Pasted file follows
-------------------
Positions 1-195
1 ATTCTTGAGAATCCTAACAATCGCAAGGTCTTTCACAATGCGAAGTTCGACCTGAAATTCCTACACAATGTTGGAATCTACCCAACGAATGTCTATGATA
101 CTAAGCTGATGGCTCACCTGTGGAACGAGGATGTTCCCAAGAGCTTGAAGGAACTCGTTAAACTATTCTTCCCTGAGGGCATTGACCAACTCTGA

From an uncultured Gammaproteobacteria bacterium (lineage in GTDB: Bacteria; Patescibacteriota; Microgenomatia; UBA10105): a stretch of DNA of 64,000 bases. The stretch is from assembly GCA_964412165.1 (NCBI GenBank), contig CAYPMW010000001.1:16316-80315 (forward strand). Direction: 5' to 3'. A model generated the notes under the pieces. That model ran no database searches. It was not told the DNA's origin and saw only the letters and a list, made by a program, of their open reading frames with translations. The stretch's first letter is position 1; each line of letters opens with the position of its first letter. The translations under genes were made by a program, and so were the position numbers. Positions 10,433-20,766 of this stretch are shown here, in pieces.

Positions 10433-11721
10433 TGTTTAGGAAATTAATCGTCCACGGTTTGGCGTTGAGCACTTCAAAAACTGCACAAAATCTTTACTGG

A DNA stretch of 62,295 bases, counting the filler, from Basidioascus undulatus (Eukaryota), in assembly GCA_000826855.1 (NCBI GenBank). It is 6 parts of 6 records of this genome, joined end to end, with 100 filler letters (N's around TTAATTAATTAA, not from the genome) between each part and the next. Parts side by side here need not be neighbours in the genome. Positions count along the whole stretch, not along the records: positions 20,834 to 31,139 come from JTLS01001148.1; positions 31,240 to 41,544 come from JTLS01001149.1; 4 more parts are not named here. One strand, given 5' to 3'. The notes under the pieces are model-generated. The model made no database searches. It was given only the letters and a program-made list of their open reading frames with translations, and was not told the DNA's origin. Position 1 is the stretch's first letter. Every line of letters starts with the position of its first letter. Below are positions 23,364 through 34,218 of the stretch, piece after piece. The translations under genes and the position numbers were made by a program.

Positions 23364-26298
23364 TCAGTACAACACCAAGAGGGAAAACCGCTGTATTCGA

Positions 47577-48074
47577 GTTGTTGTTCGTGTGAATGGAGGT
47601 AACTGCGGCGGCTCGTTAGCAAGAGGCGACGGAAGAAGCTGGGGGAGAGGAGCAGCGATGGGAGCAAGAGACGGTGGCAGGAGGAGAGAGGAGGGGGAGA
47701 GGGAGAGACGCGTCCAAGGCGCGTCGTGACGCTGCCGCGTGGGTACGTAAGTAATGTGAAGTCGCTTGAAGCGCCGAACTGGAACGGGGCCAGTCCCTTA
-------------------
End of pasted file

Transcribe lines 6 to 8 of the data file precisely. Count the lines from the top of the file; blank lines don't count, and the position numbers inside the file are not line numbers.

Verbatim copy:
10433 TGTTTAGGAAATTAATCGTCCACGGTTTGGCGTTGAGCACTTCAAAAACTGCACAAAATCTTTACTGG

A DNA stretch of 62,295 bases, counting the filler, from Basidioascus undulatus (Eukaryota), in assembly GCA_000826855.1 (NCBI GenBank). It is 6 parts of 6 records of this genome, joined end to end, with 100 filler letters (N's around TTAATTAATTAA, not from the genome) between each part and the next. Parts side by side here need not be neighbours in the genome. Positions count along the whole stretch, not along the records: positions 20,834 to 31,139 come from JTLS01001148.1; positions 31,240 to 41,544 come from JTLS01001149.1; 4 more parts are not named here. One strand, given 5' to 3'. The notes under the pieces are model-generated. The model made no database searches. It was given only the letters and a program-made list of their open reading frames with translations, and was not told the DNA's origin. Position 1 is the stretch's first letter. Every line of letters starts with the position of its first letter. Below are positions 23,364 through 34,218 of the stretch, piece after piece. The translations under genes and the position numbers were made by a program.

Positions 23364-26298